FOR IMMEDIATE RELEASE
AUSTIN, TEXAS (May 16) — Last night, leaders and influencers in both the technology and accessibility communities from all over the world came together to join the locally-headquartered nonprofit organization, Knowbility, Inc., in celebrating the winners and participants of the 20th annual OpenAIR (Accessibility Internet Rally) competition.
The OpenAIR Awards Ceremony took place on Tuesday, May 15th at the Omni Austin Southpark and was emceed by Ron Lucey, Executive Director of the Texas Governor’s Committee on People with Disabilities. The following winners were recognized and announced by OpenAIR lead judge Glenda Sims, joined by representatives from supporting organizations such as IBM, Deque Systems, and Barrier Break:
Developer Category Winners
First Place – American Council of the Blind – Nebraska (created by Team “The Inclusion Lab”) Natalie Chin, Richard Lock, Michael Fairchild
Second Place – EdenAcres Environmental Education (created by Team “Hoosiers”) Sheetal Kondhare, Kalaivani Vijayakumar, Rachana Kulkarni, Sulekha Dumbre
Third Place – CapMac (created by Accessibility Drummers) Jeremiah Megel, Robena Weiss, Shivaji Kumar, Paul Grenier
University Category Winners
First Place – Space Coast Center for Independent Living (created by Team “RILN Info” from University of Michigan) Ilma Bilic, Luke Cheng, Nisa Khan, Rhea Cheeti
Second Place – Partnership for Inclusive Disaster Strategies (created by Team “Pineapple Pizza” from California State University, Long Beach) Daniel Marquez, Yohann Celerien, Jessica Quenda, Julian Vives, Jamie Wang
Third Place – Fashionable Adoptions (created by team Wonder Squad from University of Michigan) Bonnie Lee, William Kim, Anndo Ko, Denise Baran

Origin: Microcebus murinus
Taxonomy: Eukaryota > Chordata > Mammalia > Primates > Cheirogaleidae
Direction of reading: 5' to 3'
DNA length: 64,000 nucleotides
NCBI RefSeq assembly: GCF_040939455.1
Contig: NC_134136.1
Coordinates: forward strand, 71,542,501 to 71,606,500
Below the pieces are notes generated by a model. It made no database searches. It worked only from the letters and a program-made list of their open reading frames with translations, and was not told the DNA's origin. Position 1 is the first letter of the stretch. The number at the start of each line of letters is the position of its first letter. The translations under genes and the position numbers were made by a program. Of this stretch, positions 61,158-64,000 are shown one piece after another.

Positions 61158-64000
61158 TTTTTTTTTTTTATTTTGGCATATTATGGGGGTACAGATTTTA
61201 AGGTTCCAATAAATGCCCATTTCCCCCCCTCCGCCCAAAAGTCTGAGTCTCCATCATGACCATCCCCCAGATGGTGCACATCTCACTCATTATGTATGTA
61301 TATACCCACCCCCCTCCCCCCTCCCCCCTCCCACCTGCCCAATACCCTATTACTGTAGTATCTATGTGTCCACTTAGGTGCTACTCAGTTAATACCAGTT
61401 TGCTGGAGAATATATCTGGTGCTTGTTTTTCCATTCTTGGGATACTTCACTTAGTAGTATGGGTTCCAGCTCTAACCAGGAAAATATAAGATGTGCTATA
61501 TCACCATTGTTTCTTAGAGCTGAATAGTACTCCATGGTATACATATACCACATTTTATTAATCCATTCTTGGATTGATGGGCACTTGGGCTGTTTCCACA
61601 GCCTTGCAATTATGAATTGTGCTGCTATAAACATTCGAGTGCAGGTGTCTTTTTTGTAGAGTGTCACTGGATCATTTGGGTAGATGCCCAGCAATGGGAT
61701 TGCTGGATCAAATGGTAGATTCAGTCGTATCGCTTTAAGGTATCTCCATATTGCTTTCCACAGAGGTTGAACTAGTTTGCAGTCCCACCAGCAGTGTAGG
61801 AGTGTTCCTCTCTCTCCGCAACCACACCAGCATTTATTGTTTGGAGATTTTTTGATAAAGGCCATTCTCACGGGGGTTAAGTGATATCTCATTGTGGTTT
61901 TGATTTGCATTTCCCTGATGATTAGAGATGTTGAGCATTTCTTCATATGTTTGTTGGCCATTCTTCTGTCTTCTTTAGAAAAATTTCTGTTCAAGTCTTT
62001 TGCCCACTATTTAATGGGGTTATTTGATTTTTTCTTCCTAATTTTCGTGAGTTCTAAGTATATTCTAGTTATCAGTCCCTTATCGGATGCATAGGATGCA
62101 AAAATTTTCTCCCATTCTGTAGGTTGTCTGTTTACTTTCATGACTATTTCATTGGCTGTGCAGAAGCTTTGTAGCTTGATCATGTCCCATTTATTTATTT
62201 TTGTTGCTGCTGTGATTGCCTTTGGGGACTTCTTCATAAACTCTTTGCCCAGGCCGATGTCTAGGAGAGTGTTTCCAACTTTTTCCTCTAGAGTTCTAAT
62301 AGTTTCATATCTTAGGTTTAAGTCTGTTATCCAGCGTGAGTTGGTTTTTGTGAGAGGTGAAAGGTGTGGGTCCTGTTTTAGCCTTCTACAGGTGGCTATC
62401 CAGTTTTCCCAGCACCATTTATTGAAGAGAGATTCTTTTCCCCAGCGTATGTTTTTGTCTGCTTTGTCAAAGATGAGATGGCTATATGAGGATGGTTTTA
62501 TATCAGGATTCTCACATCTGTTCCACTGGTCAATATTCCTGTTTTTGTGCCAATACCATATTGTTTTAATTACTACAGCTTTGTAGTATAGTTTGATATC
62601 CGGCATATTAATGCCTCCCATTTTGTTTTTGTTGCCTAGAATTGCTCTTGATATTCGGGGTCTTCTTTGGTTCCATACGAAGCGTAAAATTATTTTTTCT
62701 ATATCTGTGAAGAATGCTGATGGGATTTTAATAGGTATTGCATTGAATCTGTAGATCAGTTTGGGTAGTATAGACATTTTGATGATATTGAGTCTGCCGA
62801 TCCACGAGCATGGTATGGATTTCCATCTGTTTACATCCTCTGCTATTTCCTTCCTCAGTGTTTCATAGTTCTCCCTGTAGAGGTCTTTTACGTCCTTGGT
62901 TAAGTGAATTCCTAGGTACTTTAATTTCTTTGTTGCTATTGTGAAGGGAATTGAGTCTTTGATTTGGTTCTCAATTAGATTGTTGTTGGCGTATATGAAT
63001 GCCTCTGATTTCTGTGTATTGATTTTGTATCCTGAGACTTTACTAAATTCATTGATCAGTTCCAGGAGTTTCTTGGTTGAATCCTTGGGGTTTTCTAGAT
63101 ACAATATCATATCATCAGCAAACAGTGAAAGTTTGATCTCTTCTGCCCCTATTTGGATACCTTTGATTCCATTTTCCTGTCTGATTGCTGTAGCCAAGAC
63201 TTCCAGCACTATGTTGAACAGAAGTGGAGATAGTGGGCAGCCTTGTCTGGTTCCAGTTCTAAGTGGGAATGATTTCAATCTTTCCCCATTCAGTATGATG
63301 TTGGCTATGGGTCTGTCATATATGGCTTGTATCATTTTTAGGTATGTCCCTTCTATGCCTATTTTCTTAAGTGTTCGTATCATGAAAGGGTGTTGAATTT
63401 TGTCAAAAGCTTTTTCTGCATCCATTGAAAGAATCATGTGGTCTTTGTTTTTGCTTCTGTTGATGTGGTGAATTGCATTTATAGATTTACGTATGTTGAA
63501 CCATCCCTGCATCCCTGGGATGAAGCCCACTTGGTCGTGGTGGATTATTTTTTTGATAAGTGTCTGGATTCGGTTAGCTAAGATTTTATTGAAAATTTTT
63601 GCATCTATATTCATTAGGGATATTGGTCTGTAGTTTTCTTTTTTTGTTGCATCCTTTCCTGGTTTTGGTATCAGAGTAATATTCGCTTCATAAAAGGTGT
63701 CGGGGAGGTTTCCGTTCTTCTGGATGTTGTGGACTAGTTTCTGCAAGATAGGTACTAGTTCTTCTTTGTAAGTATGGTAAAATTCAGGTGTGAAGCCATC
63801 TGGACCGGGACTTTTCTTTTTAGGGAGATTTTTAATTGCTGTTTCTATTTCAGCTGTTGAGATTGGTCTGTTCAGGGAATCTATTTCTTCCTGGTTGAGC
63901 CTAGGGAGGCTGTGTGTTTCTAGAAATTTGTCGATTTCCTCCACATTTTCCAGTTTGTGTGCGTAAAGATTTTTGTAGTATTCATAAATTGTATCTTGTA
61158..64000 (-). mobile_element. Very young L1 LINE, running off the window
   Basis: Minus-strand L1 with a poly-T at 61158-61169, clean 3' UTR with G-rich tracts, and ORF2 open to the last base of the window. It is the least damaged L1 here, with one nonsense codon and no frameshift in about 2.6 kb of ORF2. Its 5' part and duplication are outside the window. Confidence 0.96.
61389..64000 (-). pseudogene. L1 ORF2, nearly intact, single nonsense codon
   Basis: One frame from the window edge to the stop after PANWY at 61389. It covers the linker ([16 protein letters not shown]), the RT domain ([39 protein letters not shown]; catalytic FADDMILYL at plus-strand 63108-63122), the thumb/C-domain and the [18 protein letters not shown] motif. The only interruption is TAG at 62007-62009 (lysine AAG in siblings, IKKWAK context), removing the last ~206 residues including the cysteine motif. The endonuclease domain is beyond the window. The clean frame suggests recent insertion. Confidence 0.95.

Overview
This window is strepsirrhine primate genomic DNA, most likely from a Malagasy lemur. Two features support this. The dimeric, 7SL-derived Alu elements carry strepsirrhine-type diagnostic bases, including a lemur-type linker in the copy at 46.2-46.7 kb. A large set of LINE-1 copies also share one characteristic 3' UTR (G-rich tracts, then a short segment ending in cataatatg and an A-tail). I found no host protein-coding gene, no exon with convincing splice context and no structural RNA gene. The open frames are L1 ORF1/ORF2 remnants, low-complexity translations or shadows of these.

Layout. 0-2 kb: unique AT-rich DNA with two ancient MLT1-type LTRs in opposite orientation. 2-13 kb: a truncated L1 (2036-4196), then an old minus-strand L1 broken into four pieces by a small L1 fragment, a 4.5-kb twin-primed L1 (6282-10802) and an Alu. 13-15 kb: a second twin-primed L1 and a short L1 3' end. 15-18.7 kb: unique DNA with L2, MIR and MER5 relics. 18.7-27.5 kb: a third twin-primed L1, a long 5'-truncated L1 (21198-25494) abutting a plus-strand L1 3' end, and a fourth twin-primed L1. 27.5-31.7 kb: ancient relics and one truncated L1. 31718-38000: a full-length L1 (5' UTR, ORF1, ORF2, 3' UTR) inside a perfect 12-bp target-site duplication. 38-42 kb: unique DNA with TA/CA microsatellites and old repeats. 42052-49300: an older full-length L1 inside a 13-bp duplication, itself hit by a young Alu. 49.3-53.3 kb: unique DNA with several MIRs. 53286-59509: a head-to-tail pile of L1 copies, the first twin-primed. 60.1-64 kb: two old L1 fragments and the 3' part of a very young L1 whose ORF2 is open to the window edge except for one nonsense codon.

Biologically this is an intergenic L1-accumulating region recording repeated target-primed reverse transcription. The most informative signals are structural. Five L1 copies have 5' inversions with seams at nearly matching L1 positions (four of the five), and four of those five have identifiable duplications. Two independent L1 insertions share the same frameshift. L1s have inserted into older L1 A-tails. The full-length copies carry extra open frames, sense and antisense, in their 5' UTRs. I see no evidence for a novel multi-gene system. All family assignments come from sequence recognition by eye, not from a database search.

State Agency Category
First Place – Texas Commission on Environmental Quality: Jeff Spencer, Jon Smith, Ken Sherry, Mandolin Shannon, Juan Ramirez, Cush Chatham
About OpenAIR 2018
Judges reviewed each website based on its core accessibility, including criterion such as alt text for images, using semantic markup (blockquotes, headings, lists, etc.) to properly represent the structure of the document, using ARIA landmark roles to identify regions, and color contrast (to name a few). Unlike other website competitions and hackathons, visual and graphical aesthetics count for only a small portion of the OpenAIR judging criteria.
The international competition now known as OpenAIR kicked off this February at the Microsoft offices in Austin. The competition featured three distinct tracks: developer teams (made up of professionals in the field), university teams, and for the first time this year, state agency teams. The developer and university tracks matched teams with nonprofits organizations that needed new or updated websites, which were submitted for judging in April. The state agency track, sponsored by the Governor’s Committee on People with Disabilities, allowed state agencies to work on their own internal websites.
Teams participated from all over the world and were given access to expert training and tools. Knowbility’s online training modules were opened prior to the start of the competition, and once OpenAIR commenced, they were introduced to an accessibility mentor- subject matter experts in the field of accessibility and usability- that worked with them weekly throughout the duration of OpenAIR. In addition, all participants were trained on and given exclusive access to IBM’s suite of accessibility testing tools for website developers, which included IBM AbilityLab™ Dynamic Assessment Plugin (DAP), Digital Content Checker and Automated Accessibility Tester.
Accessible websites allow for everyone, including people with disabilities, to access online content and become more socially and economically integrated into our digital world. OpenAIR, now in its 20th year, is made possible with the support of organizations including the City of Austin Cultural Arts Division, Mumbai, India-based Barrier Break, the South by Southwest Conference and Festivals, Deque Systems, and the Texas Governor’s Committee on People with Disabilities. Community partners include the Texas Department of Information Resources and the TechMap.